At Home Afloat: Women on the Waters of the Pacific Northwest

By Moore, Niamh | British Journal of Canadian Studies, September 2003 | Go to article overview
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At Home Afloat: Women on the Waters of the Pacific Northwest


Moore, Niamh, British Journal of Canadian Studies


Nancy Pagh, At Home Afloat: Women on the Waters of the Pacific Northwest (Calgary: University of Calgary Press, 2001), xix + 179pp. Paper. ISBN 1- 5523-8028-9.

In At Home Afloat Nancy Pagh - marine tourist and scholar - provides a thoroughly engaging account of life for women afloat on the waters of the Pacific Northwest. The marine environment has been central to Northwest coast regional identity and history, and sea transportation has been an everyday necessity rather than an occasional event. Pagh's account focuses on women's experiences in the emergence of marine tourism in the region, noting women's continuing marginalisation in work at sea, such as fishing. Drawing on women's accounts of life aboard small pleasure boats and steamships between 1861 and 1990, Pagh asks questions about gender differences in marine environments (also pointing to class and race). Pioneer culture here, as elsewhere, has been a masculinist colonial project.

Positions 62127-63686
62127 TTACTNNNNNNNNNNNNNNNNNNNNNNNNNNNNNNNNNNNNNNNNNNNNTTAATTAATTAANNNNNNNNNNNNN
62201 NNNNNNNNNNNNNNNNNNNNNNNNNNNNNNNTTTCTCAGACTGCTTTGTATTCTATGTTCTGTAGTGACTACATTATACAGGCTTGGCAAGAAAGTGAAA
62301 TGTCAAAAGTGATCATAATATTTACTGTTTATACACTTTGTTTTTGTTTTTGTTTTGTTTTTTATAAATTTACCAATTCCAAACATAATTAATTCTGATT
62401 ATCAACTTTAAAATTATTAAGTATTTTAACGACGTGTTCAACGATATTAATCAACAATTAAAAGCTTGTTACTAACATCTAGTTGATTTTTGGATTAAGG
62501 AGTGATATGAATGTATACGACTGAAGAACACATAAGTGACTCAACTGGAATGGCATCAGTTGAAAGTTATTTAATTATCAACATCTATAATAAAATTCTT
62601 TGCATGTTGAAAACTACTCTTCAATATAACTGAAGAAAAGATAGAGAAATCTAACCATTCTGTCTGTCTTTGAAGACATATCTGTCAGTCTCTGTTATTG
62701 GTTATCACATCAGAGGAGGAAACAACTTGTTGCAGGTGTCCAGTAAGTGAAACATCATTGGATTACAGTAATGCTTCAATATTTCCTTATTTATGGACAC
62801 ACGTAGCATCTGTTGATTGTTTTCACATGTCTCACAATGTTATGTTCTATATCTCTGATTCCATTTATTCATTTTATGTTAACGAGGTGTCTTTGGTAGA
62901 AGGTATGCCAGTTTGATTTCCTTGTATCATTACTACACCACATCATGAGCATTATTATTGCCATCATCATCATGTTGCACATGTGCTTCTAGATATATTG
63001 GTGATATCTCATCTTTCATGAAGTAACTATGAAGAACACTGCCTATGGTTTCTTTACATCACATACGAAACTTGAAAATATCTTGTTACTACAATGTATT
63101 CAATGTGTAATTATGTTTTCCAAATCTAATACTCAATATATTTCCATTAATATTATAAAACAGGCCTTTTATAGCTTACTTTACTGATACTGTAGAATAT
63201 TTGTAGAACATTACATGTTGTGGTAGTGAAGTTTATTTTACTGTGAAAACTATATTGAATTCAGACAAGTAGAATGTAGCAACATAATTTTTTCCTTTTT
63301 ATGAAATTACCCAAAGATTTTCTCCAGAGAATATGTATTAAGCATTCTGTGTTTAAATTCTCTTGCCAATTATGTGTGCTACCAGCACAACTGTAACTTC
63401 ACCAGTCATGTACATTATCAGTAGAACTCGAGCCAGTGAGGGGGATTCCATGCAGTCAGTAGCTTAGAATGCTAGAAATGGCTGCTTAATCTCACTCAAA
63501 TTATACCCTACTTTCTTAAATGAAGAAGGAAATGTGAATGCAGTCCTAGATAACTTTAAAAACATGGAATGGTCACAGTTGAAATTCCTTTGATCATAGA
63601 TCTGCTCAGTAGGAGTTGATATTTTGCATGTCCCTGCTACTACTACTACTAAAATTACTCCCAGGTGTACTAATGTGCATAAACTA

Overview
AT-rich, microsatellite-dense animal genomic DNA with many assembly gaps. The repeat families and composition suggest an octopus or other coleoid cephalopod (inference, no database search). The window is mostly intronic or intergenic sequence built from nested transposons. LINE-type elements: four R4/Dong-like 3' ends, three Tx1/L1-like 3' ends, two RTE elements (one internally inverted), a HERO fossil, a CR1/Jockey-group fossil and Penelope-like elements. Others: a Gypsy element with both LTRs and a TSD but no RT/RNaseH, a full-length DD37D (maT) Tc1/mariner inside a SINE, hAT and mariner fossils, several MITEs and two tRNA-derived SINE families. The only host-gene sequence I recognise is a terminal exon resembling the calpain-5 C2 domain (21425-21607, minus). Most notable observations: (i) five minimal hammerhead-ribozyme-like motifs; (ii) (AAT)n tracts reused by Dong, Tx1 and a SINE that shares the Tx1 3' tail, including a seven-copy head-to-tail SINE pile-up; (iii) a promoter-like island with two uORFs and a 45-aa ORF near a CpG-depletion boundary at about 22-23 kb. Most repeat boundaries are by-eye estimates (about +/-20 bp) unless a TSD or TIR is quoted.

Pagh's research reveals that the gendered division of labour and the ideology of women as homemakers on land translate only too well to boats. She locates this notion that 'women's place is in the home' - not at sea - in a broader historical context, revealing how the public/private split enshrined in English Victorian domestic ideology has been replayed and revisited in the colonial and postcolonial contexts of the Pacific Northwest in distinctive ways. Pagh notes that many women have come to sea through their (male) partners' involvement with boats. She provides an absorbing account of the advice literature to and by women boaters - that the galley is women's space, and that women's work is producing excellent meals in confined quarters, rather than learning how to operate the boat.

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